Did they have to reschedule classes around your shoot?

No, but I think they were expecting, like, just a couple of kids to show up with camcorders. We shot a lot on weekends, but it’s amazing how busy a school is on a Saturday. I’d written the script around a lot of specific locations in San Clemente. I knew the area so well that if something went wrong and we lost a location, I could just say, “Well, I know a great place around the corner . . .” I really wanted to get that specific OC look, with those broad streets, and the ocean over your shoulder, and the seagulls everywhere. There ended up being so many seagulls around we started incorporating them into the design of the film, like we put bird statues all over inside the house of the character called the Pin [Lucas Haas].

The Pin is a fascinating character, but watching the film I noticed he’s the only character who seems to have parents. It gives the film a rather surreal quality, with all these kids running around without any visible moms or dads.

That was a conscious decision. We were following the same rationale as Charlie Brown, leaving out the adults so you’re drawn into the world of the kids. When you’re in high school, everything feels very serious, it’s like life and death, and to suddenly have the adult perspective could pull audiences out of that. That’s why the two adults you see, the Pin’s mom and the vice principal, are such specific characters: she’s nuts, and he’s working on the same level the kids are.

That moment with the Pin’s mom is really funny, in such a weird way. You’re caught up in this heavy crime story, and it suddenly reminds you these are kids we’re dealing with.

There’s also a moment in the scene with the vice principal, where he makes reference to a parent/teacher conference. I really worried those things would snap the audience out of the story. But then, when I saw it with an audience, that stuff seemed like a real relief for them. We were finally acknowledging the strangeness at the heart of this film.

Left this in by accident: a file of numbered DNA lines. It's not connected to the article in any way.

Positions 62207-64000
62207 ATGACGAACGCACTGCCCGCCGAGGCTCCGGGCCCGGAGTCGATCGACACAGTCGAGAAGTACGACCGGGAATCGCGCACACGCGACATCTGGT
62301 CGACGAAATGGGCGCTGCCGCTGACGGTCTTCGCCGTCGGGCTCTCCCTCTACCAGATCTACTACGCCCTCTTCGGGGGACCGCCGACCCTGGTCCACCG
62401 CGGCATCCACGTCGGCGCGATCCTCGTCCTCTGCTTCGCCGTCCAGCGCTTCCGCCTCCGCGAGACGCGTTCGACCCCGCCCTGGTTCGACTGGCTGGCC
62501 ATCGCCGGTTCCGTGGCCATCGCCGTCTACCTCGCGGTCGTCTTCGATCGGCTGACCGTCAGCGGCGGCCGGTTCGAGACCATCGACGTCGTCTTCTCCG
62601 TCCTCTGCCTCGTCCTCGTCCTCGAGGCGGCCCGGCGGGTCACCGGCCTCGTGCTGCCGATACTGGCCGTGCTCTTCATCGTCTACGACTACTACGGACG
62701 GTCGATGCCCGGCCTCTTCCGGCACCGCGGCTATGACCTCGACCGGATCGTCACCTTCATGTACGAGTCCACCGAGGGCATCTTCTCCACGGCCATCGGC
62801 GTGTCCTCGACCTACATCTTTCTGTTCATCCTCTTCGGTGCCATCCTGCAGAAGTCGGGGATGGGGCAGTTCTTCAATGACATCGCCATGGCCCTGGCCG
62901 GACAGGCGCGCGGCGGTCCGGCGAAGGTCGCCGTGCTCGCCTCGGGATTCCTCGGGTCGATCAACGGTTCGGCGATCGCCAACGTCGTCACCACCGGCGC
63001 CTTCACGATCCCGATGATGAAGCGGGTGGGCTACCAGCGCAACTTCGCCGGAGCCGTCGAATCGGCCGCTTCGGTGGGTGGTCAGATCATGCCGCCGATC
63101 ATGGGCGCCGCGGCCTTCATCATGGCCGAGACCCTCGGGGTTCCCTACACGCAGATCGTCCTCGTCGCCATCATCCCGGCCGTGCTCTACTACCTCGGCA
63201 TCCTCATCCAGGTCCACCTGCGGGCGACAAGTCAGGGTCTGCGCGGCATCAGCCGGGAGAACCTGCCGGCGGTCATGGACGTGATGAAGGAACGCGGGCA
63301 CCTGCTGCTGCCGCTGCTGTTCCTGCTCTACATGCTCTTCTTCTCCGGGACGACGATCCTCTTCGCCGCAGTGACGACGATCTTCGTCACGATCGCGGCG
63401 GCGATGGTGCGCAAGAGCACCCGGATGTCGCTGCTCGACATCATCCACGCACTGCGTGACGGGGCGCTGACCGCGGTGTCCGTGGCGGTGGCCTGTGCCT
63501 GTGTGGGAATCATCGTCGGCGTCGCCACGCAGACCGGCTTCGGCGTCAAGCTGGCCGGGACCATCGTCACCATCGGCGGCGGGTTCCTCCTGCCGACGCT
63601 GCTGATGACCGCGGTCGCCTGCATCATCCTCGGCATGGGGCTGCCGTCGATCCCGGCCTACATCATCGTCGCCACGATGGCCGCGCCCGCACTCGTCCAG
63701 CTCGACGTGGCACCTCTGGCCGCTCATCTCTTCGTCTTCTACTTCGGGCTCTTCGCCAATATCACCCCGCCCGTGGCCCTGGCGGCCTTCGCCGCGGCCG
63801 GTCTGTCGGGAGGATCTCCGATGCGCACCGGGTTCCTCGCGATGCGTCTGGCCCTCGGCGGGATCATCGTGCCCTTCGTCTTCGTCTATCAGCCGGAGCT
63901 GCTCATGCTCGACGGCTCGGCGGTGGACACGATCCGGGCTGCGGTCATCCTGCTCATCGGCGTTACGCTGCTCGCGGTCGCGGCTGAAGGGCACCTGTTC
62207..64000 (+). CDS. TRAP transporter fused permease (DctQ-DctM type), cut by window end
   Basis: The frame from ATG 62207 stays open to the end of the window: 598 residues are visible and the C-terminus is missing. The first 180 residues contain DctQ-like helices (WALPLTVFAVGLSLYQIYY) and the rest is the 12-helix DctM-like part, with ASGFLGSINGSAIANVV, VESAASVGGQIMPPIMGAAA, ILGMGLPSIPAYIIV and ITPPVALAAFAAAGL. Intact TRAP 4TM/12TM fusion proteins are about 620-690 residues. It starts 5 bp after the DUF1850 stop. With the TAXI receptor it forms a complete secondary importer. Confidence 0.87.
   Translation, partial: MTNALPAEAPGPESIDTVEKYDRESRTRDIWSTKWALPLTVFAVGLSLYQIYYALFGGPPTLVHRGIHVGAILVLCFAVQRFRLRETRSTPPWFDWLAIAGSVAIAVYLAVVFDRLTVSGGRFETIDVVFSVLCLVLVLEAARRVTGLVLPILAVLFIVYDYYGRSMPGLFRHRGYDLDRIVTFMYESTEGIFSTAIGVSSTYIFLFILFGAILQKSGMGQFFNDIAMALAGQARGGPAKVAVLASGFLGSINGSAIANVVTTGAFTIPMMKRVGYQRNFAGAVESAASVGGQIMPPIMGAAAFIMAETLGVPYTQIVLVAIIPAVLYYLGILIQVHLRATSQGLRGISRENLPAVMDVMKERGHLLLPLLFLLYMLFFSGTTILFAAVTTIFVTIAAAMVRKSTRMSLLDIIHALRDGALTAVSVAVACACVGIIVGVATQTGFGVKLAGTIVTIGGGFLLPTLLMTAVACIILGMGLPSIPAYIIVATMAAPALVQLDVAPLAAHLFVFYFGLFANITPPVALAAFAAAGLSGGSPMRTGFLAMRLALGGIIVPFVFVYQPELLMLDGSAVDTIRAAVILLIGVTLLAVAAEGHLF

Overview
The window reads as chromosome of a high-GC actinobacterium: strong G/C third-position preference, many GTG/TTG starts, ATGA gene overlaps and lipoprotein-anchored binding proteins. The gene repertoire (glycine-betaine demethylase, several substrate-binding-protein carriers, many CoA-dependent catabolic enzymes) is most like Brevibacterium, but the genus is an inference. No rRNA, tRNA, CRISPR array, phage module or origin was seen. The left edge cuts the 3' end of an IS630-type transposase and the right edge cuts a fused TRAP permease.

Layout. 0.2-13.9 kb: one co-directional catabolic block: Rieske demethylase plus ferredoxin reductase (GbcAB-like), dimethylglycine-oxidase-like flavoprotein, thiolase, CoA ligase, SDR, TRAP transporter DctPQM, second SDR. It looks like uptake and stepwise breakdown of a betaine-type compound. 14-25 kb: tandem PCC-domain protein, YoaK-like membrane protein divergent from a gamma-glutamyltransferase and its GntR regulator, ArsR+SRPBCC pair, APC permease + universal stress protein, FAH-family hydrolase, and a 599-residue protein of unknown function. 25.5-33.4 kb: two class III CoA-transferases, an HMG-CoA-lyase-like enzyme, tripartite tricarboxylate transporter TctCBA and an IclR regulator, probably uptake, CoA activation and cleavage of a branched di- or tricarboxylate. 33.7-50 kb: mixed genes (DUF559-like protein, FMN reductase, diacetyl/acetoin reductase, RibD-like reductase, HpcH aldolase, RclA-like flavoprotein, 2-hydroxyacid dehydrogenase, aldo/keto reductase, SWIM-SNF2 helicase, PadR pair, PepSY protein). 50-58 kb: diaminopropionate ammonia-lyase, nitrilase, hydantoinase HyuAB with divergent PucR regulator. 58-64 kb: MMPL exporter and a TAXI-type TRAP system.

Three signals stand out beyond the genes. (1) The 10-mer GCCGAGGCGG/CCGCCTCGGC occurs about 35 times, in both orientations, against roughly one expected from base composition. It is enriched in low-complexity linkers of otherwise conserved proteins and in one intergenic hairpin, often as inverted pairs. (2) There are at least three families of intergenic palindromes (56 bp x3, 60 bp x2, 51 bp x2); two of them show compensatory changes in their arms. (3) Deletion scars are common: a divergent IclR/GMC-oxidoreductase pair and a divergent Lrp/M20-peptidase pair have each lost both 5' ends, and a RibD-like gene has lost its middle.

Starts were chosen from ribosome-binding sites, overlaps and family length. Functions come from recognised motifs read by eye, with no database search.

How much did the script change during all the years you were shopping it around?

There was one major rewrite, but that was pretty much it. I have storyboards we made in 1997, and I dig them out now and they’re remarkably close to the finished film.

Didn’t you cut about 10 minutes from the film after it screened at Sundance?

Yeah. I was surprised to find out it’d been that much cut, because mostly I just cut lines here and there. Seeing it six or seven times with an audience, I thought the film worked, but I decided to speed it up.

Emelie de Ravin is wonderful in this. Did she do your film before or after she hit it big on Lost?

Just before. She was telling me she was about to leave for Hawaii to be on this crazy show. You know, I have another weird association with Lost. I went to high school with Jorge Garcia, the guy who plays Hurley on that show. You know, the big guy? I knew him; we were in a talent show together.

It must’ve been completely surreal when that show became such a sensation overnight, to have these two people you knew suddenly on the cover of TV Guide and all that.

This whole experience has been surreal, Sundance and the whole thing. It’s still hard for me to believe we finally got the film made, and people are seeing it.